May 23, 1965
David Smith dies in a car accident in Vermont.
Throughout his career, he expands what it means to sculpt in metal. His experience in industrial welding, from a summer job in a car factory, to welding locomotives and tanks during World War II, brings his perspective outside of the box. Instead of the tradition of bronze casting, Smith creates pieces by welding metal parts together. For this reason, he always feels and says that he “belongs with the painters” because his technique is more like creating a painting, putting lines and shapes together with a torch instead of a brush, and each sculpture is one-of-a-kind, like a painting (and unlike a bronze cast, which can be poured more than once and editioned).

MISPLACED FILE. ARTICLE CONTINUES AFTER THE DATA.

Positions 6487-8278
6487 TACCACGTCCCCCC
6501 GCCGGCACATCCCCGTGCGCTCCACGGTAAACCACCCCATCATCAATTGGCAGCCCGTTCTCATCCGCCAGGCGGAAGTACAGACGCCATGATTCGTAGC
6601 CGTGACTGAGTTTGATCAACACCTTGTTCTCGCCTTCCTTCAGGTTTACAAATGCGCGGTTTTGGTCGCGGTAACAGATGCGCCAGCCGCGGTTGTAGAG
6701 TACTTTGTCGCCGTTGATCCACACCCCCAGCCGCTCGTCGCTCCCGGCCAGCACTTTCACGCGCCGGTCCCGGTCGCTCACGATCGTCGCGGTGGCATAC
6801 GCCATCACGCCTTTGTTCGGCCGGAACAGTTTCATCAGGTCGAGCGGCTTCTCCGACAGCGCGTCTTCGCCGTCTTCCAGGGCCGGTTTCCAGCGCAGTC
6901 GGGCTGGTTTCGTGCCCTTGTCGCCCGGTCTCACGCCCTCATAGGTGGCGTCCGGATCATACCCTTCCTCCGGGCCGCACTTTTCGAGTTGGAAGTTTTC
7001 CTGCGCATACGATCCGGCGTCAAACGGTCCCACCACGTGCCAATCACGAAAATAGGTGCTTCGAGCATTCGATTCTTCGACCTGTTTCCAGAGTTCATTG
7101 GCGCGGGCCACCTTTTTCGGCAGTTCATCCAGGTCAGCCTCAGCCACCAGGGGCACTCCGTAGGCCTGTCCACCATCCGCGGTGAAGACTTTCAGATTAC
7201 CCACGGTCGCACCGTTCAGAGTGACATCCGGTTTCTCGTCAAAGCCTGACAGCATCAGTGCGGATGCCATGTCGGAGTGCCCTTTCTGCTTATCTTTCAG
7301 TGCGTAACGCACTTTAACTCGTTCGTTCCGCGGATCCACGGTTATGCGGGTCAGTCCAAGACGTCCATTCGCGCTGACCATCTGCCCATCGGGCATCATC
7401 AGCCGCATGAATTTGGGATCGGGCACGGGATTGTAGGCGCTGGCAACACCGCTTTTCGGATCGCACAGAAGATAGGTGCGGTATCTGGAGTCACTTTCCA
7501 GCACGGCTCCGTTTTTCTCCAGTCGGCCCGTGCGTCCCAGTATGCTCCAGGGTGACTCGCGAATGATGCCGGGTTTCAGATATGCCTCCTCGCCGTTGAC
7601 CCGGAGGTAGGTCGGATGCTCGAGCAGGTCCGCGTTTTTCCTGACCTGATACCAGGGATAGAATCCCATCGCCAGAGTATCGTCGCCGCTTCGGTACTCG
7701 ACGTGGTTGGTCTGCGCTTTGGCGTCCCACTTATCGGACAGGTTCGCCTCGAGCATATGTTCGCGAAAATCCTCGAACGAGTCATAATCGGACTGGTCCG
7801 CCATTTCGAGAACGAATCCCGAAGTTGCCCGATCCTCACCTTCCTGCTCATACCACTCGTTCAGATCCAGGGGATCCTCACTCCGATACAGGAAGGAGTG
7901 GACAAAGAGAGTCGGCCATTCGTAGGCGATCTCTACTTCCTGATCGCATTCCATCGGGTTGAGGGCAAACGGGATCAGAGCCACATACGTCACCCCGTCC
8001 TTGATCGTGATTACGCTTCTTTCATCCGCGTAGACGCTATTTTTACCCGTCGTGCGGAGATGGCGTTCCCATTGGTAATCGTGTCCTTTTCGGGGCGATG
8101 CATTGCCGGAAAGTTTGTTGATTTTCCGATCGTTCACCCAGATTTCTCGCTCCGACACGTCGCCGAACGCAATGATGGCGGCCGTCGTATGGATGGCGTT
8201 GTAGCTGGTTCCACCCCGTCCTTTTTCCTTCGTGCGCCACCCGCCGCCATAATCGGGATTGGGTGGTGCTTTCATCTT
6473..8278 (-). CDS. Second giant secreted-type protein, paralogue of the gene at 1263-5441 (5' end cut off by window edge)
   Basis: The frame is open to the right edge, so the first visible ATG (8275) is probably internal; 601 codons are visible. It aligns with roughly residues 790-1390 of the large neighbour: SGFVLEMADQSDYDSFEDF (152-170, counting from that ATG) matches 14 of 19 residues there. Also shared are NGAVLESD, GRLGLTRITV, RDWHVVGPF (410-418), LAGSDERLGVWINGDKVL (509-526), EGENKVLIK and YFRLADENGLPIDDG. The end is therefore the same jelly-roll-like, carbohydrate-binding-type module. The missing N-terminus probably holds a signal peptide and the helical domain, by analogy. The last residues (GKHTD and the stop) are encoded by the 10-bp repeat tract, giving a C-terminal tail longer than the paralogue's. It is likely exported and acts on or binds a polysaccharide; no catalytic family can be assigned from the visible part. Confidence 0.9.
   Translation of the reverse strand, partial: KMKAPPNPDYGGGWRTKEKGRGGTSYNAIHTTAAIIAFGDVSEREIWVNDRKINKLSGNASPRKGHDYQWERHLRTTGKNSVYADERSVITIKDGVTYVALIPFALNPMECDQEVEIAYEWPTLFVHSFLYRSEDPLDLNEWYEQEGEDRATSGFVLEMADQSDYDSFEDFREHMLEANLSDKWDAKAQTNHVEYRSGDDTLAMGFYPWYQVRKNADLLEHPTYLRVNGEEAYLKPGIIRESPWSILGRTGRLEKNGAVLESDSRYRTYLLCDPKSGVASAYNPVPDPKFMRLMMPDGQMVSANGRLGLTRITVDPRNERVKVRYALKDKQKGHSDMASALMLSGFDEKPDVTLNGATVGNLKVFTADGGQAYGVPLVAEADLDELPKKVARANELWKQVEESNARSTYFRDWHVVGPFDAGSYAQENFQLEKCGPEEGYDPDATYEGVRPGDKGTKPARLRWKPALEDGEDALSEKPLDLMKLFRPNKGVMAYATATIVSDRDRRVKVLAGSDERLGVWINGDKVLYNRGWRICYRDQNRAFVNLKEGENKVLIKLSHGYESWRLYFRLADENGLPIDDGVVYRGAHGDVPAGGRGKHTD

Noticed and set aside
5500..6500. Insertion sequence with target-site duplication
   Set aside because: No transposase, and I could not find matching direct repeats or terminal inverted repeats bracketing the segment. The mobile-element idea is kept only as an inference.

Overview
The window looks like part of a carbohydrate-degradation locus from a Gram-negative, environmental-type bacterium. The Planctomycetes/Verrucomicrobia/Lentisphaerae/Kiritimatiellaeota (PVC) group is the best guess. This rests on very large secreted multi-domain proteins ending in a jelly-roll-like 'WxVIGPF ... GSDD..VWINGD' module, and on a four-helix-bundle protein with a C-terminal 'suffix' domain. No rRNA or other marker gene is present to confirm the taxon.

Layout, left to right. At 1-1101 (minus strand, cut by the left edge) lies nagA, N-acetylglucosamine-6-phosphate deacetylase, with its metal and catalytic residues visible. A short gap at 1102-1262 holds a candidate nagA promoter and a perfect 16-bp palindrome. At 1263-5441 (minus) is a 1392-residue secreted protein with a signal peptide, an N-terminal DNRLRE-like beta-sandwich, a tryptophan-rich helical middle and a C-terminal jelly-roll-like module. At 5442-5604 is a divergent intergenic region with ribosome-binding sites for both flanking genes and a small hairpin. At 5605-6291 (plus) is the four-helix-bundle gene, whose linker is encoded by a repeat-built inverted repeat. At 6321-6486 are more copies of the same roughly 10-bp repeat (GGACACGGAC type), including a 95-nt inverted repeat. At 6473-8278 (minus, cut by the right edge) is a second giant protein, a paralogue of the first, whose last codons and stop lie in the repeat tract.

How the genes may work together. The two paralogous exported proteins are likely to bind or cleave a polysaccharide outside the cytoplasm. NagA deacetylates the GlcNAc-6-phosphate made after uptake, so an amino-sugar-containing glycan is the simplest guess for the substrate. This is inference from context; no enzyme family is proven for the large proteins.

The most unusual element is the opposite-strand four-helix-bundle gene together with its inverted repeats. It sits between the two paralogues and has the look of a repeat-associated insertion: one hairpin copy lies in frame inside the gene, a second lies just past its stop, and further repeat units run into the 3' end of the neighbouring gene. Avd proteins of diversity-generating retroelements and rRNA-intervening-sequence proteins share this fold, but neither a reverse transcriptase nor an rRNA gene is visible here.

That being said, his very first sculpture is made from coral, interestingly enough.
His industrial experience also causes him to run his studio like a factory, stocking it with large amounts of raw material.
Working and thinking like a painter, Smith makes sculptures of subjects that had never before been created sculpturally: landscapes, still lives, and even a page of writing.
My favorite fact about Smith, besides the coral, is that he once created 27 pieces in 30 days while working in Italy. This is incredible by any measure, but especially so considering that most of Smith’s work was large-scale.